Amazing Facts About Wildlife

Light a bulb with Electric Fish!

Prashant Mahajan
CEC, BNHS, Mumbai

These are the highly specialized species, which are capable of producing electricity in their bodies, and are thus unique in the animal kingdom. For this power-generation they possess electric organs which consist of a group of hexagonal muscular tissues separated by fibrous ones which are connected by sensitive nerve endings serving as positive and negative poles at opposite ends. These muscles on stimulation by nerves create electric charges which can be measured and vary from 60 to 220 volts, or even more in some cases. They are used for stunning the prey or driving away enemies. Man also sometimes becomes a victim if he happens to touch the fish.

In another type of electric generation, low-frequency fields are created around the body for recognizing the mate in muddy waters as well as for sensing the approach of enemies or obstructions in the neighborhood. The electric eel and catfish of the Amazon River are capable of lighting small electric bulbs! In Indian waters the small ray fishes are known for their capacity to administer electric shocks of low intensity. They have their electric organs situated on both sides of their backbone, behind the gill slits. In the specialized Stargazers, who remain hidden in the mud with only eyes and mouth protruding above also are capable of giving electric shocks, these muscles are situated near the eyes in the head region. All these fishes inhabit the muddy coastal waters of both coasts and sometimes startle fishermen by their shocks.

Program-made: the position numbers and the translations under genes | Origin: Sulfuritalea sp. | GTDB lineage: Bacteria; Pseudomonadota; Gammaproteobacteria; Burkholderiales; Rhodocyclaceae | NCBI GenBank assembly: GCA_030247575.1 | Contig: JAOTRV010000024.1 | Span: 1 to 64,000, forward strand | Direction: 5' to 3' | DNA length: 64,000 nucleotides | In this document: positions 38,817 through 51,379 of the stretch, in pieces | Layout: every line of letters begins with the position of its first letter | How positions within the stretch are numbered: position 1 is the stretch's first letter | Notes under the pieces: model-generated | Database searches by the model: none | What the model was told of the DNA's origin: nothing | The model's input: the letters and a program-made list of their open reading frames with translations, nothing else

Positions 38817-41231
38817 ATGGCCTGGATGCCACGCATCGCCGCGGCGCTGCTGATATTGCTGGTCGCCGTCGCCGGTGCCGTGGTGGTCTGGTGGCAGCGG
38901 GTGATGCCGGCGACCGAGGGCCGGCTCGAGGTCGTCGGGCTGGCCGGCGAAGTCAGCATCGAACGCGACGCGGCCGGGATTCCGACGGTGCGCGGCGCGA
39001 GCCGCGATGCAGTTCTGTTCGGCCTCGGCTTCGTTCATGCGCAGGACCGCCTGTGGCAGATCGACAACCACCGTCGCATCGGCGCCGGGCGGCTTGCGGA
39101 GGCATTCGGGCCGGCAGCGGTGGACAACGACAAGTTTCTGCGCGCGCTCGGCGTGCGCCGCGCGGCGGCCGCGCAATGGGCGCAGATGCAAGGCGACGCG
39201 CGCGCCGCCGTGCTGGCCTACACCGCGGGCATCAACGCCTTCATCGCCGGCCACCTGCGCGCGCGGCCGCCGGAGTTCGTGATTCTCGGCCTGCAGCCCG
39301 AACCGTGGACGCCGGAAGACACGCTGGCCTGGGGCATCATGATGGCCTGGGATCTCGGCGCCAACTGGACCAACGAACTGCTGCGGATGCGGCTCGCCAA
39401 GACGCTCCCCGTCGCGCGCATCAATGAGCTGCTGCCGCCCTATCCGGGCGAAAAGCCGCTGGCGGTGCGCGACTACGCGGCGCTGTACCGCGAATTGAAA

The electric ray (Torpedo, Narcine) is found in Indian sea. It has an organ made up of modified muscles, which produces an electric current that can shun it's prey or ward off it's enemies.  P.S
 The electric ray has attracted considerable amount of research in the West, but apparently little or no work has been done on this  marine animal by Indian scientists. 
Click for pictures of electric rays

Answers To Quiz Of The Month

Answers to Quiz on Tiger

vinashuk@satyam.net.in answered all the questions correct. Congratulations!.The correct answers are given below.

1. Where did tigers evolve millions of years ago
O China O India O Tasmania
2. All white tigers across the world are the progeny of a white male tiger captured in 1951 from………..
O Madhya Pradesh (India) O W.Bengal (India) O Siberia
3. Which tiger subspecies is considered to have become extinct in the 1950s?
O The Siberian tiger O The Sumatran tiger O The Caspian tiger
4. Which is the largest of the tiger species?
O The Javan tiger O The Royal Bengal tiger O The Siberian tiger
5. Tigers are called 'umbrella' species because……
O Their fur is waterproof and sheds water like an umbrella O Their range is so vast that efforts to conserve tigers also protect other species. O They are at the top of the food chain and have no natural enemies.